Saturday, March 9, 2019

Sheep Walking

I’m not one to make New Year’s resolutions, but after the holidays this year, I took up jogging. During January and February, I tried to jog 3 times a week, and I eventually worked up to 7-8 miles each week. I was feeling pretty good about getting a run in before work on weekdays and a longer run on one of the weekend days. Then lambing started on February 17.... No more time for jogging; lots of time for walking!

As I’ve written before, our pasture lambing system requires us to walk through the sheep at least three times a day. When we have stormy weather (of which we’ve had plenty this year), we walk through the flock more frequently to get the lambs up and make sure they’re nursing. My partner Roger and I split up these duties, but it still means a great deal of walking. And since my iPhone has a built-in pedometer, it’s been interesting to see just exactly how much walking I’ve been doing.

First the lambing statistics. As of this evening, we are exactly 21 days into our lambing season. So far, 81 percent of the ewes have given birth - at most, we only have 16 ewes left to lamb (assuming they’re all pregnant - I expect we have several “open” ewes). From a labor standpoint, the more condensed our lambing season is, the better - it concentrates our work. From a marketing standpoint, we like the lambs to arrive in a short timeframe - this helps ensure a more uniform group of lambs when we sell them. And the fact that 81 percent of the ewes were impregnated within a three week period certainly explains why the rams looked so tired back in late October!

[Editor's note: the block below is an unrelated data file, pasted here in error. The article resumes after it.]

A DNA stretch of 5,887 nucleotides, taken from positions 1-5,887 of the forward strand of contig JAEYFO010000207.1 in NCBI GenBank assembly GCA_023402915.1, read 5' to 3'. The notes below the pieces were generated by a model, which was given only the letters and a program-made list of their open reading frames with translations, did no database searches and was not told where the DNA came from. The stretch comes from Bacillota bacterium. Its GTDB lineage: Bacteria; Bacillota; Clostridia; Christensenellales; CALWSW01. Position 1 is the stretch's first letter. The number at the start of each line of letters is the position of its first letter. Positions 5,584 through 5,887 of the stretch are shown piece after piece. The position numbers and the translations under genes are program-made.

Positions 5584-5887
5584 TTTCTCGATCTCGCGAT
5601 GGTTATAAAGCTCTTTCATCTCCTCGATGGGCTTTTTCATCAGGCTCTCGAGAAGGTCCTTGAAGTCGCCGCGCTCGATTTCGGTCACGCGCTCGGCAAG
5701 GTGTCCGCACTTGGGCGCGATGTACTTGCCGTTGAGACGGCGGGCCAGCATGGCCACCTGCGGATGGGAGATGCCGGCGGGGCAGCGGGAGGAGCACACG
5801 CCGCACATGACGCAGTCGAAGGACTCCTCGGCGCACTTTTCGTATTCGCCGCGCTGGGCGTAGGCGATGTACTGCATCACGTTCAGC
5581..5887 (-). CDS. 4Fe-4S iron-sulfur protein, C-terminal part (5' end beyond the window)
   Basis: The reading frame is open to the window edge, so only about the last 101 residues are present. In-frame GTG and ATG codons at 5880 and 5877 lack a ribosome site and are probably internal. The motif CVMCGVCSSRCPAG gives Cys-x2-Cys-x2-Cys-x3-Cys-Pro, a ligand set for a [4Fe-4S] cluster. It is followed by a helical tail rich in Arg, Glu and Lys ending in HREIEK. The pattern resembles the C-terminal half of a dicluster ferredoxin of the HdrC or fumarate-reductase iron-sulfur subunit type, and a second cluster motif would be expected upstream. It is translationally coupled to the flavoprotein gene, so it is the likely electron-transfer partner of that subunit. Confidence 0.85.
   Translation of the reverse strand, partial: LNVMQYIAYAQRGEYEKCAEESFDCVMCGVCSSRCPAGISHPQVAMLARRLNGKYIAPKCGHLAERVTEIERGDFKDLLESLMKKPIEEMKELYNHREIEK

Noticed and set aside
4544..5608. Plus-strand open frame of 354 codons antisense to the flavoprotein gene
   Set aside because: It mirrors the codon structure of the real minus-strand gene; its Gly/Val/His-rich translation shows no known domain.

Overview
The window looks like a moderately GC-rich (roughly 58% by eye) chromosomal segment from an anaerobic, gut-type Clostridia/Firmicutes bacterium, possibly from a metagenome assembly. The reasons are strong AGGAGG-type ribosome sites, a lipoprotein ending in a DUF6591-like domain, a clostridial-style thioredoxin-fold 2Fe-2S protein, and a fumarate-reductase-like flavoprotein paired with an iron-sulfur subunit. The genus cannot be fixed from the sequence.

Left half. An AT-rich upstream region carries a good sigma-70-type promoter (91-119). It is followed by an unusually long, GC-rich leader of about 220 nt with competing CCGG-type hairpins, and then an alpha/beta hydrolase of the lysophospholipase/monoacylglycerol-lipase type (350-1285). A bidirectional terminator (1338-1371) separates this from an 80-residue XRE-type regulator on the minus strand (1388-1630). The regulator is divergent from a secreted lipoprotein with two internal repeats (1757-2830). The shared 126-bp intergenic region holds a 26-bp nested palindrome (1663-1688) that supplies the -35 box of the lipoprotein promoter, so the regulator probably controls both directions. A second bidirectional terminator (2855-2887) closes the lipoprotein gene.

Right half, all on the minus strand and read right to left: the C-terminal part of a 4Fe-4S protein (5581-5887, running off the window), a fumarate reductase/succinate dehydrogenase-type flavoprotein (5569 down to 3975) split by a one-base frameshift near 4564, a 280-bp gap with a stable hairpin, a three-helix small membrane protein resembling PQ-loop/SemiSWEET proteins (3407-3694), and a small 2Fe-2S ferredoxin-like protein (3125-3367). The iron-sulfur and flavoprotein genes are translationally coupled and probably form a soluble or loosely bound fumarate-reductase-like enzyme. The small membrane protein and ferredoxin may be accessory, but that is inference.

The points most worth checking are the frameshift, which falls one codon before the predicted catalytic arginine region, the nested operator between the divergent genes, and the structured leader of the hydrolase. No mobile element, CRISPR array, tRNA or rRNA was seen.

Now for the exercise statistics! According to my iPhone pedometer, I’ve walked 122.5 miles in the last three weeks! Had I started walking west on February 17 when the first lamb arrived, I’d be at AT&T Park (or Oracle Park, now, I guess) - well before the Giants’ opening day! And my iPhone says I’ve climbed the equivalent of 665 flights of stairs in the last three weeks! No wonder my 51+ year old hips and knees are a bit tired!

In our system, there’s no substitute for walking. Riding - a horse or an ATV - doesn’t provide the same perspective. When we’re “marking” new lambs (which involves docking, castrating, ear-tagging, and paint marking), we have to be on foot to catch the lambs. When we come on a ewe in need of assistance, we have to be on foot in order to catch her and help her. I find that I use my senses of sight, smell, and hearing during lambing - watching for ewes in labor, smelling for rare signs of infection, and listening for ewes who may be missing a lamb. The quiet of walking allows me to do these things.

This morning, we moved the sheep into a new paddock. The dogs and I brought the main bunch up to the fence and let them through to fresh grass. Then we walked back and carried the newest lambs (with their mothers following) into the new pasture. As usual, the dogs walked (or ran, mostly) at least three times as far as I did - and they still had lots of energy when we were done. I can only imagine what their pedometers would show tonight!

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